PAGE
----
After 20 minutes of processing, I pulled the jars out and set them up on a towel. ¬†Then the applesauce began to splooge out of the jars and down their sides. ¬†What the hell???? ¬†I’ve never had this happen before. ¬†I thought I’d left plenty of headspace for expansion but evidently not. ¬†So now I have jars that are processed, but a mess. ¬†You can see it in the photo above. ¬†The lids all set, by some miracle, but I’m only hoping that the sauce trapped on the edge of them, between them and the rim of the jar, doesn’t get nasty. ¬†I will have to wash these suckers down before storage, though, that’s for sure.

The process was so inordinately stressful and took far longer than it should have, so I’ve decided to camp out on the couch watching football and reading and to order out for dinner, instead of attempting the butternut squash enchiladas I was planning. ¬†Tomorrow’s another day.

Oh, and if anyone in New England wants to swap 10 pint jars with lids for 10 quart jars with lids, let’s set up a meeting.

I’m not much of a pickler

Pickles...Last week I picked up a fun little book at the library–Jam It, Pickle It, Cure It by Karen Solomon is a great stash of ‘kitchen projects’–including pickles, bacon, and marshmallows, oh my. ¬†The photos are enticing and the instructions, while they could sometimes be a little fuller, are preceded by interesting anecdotes. ¬†But today I tried the pickle recipe, and frankly, I’m not sure it went well. ¬†And I don’t think it’s the book’s fault–I suspect it’s me.

I should tell you that this isn’t the first time I’ve tried to make pickles, and that last time, it did not go well, either. ¬†Mr. Pea and I made pickles several years ago and the process left us mostly with burns and rather un-tasty specimens. ¬†As such, my hopes weren’t especially high for these pickles, even though my canning experience has increased.

The pickle recipe from Jam It includes a lot of herbs. ¬†A lot. ¬†They fill up about 1/2-1″ of the pint jar, which made it then really hard for me to get my pickle spears and slices in comfortably. ¬†According to the recipe, 3 pounds of veggies=3 pints of pickles. ¬†But I had lots and lots of cucumbers left–I think I only used 1 1/2 to two pounds and ultimately ended up with 4 jars. ¬†At any rate, the spears didn’t fit well, and then when I poured a vinegar, salt and water solution over them, they still poked out the top. ¬†I’m not sure what impact this will have on the shelf life of the pickles. ¬†But I pressed on and processed them–I think a minute or two too long–and so I might have also doomed my pickles to squishiness. ¬†Plus, the rim of one jar was not tight enough, and it actually *lost* brine in the processing. ¬†What gives?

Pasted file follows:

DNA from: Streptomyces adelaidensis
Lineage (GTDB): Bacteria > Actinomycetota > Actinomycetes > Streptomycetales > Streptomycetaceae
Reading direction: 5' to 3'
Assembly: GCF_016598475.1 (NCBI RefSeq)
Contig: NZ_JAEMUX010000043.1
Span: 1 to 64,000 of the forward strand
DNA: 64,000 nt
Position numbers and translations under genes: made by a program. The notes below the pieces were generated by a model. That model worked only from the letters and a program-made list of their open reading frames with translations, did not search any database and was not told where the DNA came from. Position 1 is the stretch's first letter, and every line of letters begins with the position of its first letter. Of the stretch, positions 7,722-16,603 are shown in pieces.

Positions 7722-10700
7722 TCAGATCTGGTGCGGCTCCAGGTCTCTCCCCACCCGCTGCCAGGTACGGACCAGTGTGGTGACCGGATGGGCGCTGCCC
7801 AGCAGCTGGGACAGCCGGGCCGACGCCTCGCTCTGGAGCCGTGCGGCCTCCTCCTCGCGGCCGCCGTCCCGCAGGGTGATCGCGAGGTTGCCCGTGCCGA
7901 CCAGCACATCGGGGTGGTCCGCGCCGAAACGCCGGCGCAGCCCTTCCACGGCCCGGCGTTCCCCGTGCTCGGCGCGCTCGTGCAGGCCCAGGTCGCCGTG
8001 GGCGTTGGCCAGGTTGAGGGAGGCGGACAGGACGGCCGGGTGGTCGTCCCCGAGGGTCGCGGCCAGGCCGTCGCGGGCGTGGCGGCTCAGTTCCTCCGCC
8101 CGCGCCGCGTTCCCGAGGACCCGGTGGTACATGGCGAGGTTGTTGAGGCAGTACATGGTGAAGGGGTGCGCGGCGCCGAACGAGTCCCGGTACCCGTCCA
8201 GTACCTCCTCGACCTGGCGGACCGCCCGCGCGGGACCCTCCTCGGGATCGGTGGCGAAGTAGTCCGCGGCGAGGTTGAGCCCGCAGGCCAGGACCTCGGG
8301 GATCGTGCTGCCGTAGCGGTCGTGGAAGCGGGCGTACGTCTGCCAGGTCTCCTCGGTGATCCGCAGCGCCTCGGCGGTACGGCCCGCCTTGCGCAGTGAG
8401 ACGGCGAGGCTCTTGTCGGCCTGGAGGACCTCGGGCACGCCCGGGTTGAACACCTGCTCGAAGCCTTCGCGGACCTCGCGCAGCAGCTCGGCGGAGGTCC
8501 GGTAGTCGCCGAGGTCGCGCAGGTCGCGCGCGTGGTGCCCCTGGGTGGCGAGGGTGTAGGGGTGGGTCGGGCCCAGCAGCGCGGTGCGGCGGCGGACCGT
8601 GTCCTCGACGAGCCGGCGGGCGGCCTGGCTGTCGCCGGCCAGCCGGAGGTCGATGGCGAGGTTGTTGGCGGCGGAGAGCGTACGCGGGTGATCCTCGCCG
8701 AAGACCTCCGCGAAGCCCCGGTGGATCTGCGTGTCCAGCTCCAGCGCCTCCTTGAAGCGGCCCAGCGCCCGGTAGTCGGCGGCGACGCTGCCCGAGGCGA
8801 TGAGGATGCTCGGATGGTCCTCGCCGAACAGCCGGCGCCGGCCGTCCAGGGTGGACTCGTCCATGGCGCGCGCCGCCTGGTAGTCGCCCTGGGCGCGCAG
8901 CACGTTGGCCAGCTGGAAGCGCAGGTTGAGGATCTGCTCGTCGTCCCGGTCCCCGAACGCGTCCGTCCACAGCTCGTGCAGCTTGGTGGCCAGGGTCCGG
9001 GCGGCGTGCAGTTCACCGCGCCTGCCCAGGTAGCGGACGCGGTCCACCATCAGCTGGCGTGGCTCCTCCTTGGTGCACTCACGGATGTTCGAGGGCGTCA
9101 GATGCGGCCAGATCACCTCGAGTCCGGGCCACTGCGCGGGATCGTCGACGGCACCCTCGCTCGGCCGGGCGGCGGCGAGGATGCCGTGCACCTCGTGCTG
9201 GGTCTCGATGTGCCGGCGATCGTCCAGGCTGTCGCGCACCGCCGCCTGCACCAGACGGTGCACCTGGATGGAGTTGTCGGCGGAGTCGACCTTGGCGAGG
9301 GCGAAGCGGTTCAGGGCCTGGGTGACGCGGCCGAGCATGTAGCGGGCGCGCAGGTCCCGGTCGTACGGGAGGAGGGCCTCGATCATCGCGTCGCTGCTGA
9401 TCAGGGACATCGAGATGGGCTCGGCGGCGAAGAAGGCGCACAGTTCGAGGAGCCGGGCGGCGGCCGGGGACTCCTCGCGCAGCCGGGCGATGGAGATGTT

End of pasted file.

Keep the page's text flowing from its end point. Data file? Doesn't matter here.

Oh well. ¬†I did have enough pickles and spices to assemble a jar of fridge pickles. ¬†The whole project cost about $2.50 and a few–maybe 4?–little garden pickles. ¬†And maybe if I toss the processed jars in the fridge, they will turn out ok.

Strike 2 (in 9 years)

Gorgonzola and Zucchini RigatoniLast night I learned, to my horror, that Mr. Pea is not wild over gorgonzola cheese. ¬†I learned this because he did not like dinner. ¬†What? ¬†How can this be? ¬†This is only the second time in the nearly 9 years we’ve lived together that he hasn’t liked what I’ve made for dinner, so I was a little surprised. ¬†Strike one–back, oh, in 2002, I’d guess–was when I first started really cooking on my own and made chicken piccatta but forgot to strain the capers, making the whole dish ridiculously briny. ¬†But this is strike 2–pasta with gorgonzola and zucchini, via Serious Eats.

Now I did make one mistake when putting this dish together that might be responsible for Mr. Pea’s reaction (though, for the record, I liked it, which is good since there are a looot of leftovers I will have to eat. ¬†No tossing–gorgonzola’s too expensive!). ¬†I was supposed to add 4 oz of cheese. ¬†I had a 6 oz container and got a little overzealous with it. ¬†I put at least 5 oz in there. ¬†This certainly would make some difference and the dish was likely more pungent than it was supposed to be. ¬†But really, it’s a lesson learned. ¬†Mr. Pea said, as he ate his peanut butter sandwich, that he’s never been that crazy over gorgonzola, especially in quantity–a little goes a long way for him. ¬†Now I know. ¬†Nice to know there’s still stuff to learn about a person after 15 years together!